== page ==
Many shows have been adapted from popular movies, but few, if any, have been so slavishly copied as Singin’ in the Rain.
Notice, for instance, that instead of a credit for the musical book, the program lists “Screenplay by Betty Comden and Adolph Green,” an indication of how little the film’s script has been changed. And while that screenplay worked like gangbusters in the movie, there has been scant effort to adjust it to the demands of the stage. The difference between the two media is evident at The Wick Theatre, where the production lurches from scene to scene with insufficient transition or momentum.
Fortunately, director-choreographer Rommy Sandhu has three terrific performers in the principal roles. Jeremy Benton, Darien Crago and Courter Simmons may not allow you to forget their movie predecessors – Gene Kelly, Debbie Reynolds and Donald O’Connor respectively – but they execute the show’s numerous iconic production numbers with skill, grace and humor. Chances are that will be enough for much of The Wick’s audience.
Surely you know the show’s plot, don’t you? Silent film star Don Lockwood (Benton) has long been teamed with Lina Lamont (Laura Plyler) in a succession of swashbucklers. But suddenly Hollywood is taken aback by the advent of talkies and the box office success of The Jazz Singer. So instead of releasing as scheduled the latest Lockwood-Lamont epic, The Dueling Cavalier, the studio insists it be converted for sound. In fact, turned into a musical.
The hitch? Lamont’s painfully screechy voice. Cosmo Brown (Simmons), Lockwood’s longtime pal from vaudeville days, suggests substituting the voice of Kathy Selden (Crago), the comely ingenue that Don met cute and bickered with, but has since fallen in love with.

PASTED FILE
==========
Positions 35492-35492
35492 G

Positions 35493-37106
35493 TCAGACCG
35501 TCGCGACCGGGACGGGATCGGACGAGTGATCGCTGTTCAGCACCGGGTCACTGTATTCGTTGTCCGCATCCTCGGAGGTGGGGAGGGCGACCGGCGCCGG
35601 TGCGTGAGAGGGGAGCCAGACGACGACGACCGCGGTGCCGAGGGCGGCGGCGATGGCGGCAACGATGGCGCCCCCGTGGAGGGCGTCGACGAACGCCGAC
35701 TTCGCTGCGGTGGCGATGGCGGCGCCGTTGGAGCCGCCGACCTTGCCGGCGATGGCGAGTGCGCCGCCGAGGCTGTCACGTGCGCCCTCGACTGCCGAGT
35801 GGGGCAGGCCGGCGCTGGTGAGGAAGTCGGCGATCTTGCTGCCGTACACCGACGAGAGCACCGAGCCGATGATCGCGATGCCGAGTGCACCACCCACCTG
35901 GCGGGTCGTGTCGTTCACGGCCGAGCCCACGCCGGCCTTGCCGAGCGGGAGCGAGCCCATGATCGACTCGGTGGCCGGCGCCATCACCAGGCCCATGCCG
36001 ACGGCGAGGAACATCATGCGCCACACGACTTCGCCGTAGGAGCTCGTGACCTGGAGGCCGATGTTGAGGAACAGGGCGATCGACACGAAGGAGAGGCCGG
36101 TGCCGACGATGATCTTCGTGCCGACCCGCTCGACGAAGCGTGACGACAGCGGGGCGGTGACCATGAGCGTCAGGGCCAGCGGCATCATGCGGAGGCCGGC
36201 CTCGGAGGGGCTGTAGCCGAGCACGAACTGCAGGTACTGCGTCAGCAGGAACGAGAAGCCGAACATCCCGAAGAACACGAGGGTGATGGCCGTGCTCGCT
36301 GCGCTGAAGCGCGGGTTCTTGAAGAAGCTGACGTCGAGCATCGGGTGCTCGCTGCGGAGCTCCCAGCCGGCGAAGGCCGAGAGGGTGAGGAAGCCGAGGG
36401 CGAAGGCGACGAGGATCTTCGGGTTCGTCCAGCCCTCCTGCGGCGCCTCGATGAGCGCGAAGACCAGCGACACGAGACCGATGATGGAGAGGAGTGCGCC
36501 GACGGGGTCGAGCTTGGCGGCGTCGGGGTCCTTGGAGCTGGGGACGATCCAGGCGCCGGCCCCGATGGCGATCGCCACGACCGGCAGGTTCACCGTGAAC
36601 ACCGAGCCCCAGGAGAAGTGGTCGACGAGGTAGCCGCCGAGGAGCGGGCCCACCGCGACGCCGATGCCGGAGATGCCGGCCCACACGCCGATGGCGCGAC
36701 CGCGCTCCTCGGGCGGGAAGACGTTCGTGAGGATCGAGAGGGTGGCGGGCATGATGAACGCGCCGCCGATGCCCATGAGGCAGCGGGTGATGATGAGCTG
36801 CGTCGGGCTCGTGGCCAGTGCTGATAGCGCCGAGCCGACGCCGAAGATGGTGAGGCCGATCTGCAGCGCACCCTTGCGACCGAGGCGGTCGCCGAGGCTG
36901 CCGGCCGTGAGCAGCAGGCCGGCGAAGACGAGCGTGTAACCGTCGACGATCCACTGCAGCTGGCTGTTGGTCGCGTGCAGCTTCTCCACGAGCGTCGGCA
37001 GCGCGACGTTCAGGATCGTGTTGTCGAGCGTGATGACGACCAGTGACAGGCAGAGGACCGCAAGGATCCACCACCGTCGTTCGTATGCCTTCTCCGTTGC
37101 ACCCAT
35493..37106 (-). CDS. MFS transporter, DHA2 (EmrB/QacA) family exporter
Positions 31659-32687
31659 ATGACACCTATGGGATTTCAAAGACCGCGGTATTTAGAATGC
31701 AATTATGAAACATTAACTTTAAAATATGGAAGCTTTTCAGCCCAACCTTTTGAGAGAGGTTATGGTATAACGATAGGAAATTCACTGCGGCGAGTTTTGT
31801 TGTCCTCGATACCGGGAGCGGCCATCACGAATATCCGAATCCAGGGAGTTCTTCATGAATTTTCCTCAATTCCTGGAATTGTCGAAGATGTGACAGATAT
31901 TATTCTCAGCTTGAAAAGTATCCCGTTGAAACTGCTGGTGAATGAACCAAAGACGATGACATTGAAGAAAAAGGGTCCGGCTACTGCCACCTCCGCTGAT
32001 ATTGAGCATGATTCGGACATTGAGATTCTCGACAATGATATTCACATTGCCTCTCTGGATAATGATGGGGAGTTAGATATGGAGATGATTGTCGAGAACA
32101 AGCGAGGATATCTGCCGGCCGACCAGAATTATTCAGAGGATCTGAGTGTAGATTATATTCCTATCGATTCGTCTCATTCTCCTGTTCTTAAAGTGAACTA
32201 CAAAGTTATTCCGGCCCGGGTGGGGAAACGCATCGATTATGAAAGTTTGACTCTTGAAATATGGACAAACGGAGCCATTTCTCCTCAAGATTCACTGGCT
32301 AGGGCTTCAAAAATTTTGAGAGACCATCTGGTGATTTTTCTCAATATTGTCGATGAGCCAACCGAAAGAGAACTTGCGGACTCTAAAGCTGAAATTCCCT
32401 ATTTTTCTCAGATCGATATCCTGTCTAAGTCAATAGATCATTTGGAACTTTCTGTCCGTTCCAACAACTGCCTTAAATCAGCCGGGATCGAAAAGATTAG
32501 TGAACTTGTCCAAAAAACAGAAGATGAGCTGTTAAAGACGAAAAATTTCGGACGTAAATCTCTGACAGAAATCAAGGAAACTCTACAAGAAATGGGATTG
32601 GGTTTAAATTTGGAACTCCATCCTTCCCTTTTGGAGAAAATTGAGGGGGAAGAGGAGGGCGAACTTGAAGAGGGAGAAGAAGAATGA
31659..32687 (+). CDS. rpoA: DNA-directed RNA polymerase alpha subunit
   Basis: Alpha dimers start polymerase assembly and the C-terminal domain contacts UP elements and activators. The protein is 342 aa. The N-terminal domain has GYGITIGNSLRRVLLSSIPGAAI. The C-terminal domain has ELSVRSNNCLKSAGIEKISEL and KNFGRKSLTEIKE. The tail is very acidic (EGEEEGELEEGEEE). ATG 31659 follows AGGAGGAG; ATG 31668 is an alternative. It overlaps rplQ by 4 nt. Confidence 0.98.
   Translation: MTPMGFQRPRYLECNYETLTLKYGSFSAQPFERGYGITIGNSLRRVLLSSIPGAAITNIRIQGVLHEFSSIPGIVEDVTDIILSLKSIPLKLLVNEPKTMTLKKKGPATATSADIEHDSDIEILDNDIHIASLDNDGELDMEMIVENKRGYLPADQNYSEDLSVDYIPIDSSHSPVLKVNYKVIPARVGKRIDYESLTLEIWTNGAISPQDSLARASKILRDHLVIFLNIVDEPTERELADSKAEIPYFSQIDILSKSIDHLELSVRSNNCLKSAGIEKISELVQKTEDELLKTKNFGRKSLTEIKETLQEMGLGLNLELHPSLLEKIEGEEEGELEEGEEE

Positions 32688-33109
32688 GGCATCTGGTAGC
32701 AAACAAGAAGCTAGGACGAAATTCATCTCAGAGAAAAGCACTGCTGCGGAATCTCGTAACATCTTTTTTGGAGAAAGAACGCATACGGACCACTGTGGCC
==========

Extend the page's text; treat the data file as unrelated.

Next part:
It is a more than serviceable story on which to hang more than a dozen ditties by Nacio Herb Brown and Arthur Freed, such as love songs “You Were Meant for Me” and “You Stepped Out of a Dream,” novelty numbers like “Moses Supposes” and “Make ’em Laugh,” and, of course, the iconic title tune. Benton handles that song and its lovestruck cavorting well enough, but the reaction of the audience borders on the Pavlovian. At Saturday’s opening night performance, the crowd burst into applause at the first sign of precipitation.
Physically, Benton brings to mind Jimmy Stewart more than Kelly, but he dances with an easygoing manner – even in his frequent tap numbers – and he sings with assurance. Simmons, showcased well in The Wick’s Beauty and the Beast and Drowsy Chaperone, knocks himself out entertaining us. This was especially so in “Make ’em Laugh,” though he was met with only an occasional audience titter. The same goes for Plyler’s solo, “What’s Wrong with Me,” the musical equivalent of fingernails on a blackboard.
As Kathy, Crago has the least interesting role of the principals, but she sings and moves nicely, matching the guys step for step. This is particularly evident in “Good Morning,” with its giddy tap section and, yes, they topple a sofa and collapse on it to end the number. As in the movie, the “Broadway Melody” sequence is an unmotivated tangent, but here it is more than justified by the appearance of leggy Emily Tarallo as Girl in Green.
The show calls for extensive original film clips, handled expertly by The Wick’s projections designer, Josieu Jean. The set, rented from Gateway Theatre on Long Island, is most noted for its rain platform that affords easy cleanup at intermission. And as usual at The Wick, it remains a live theater cutting corners by using a recorded orchestra.
SINGIN’ IN THE RAIN, The Wick Theatre, 7901 N. Federal Highway, Boca Raton. Through Sunday, Feb. 18. $85. 561-995-2333 or visit thewick.org.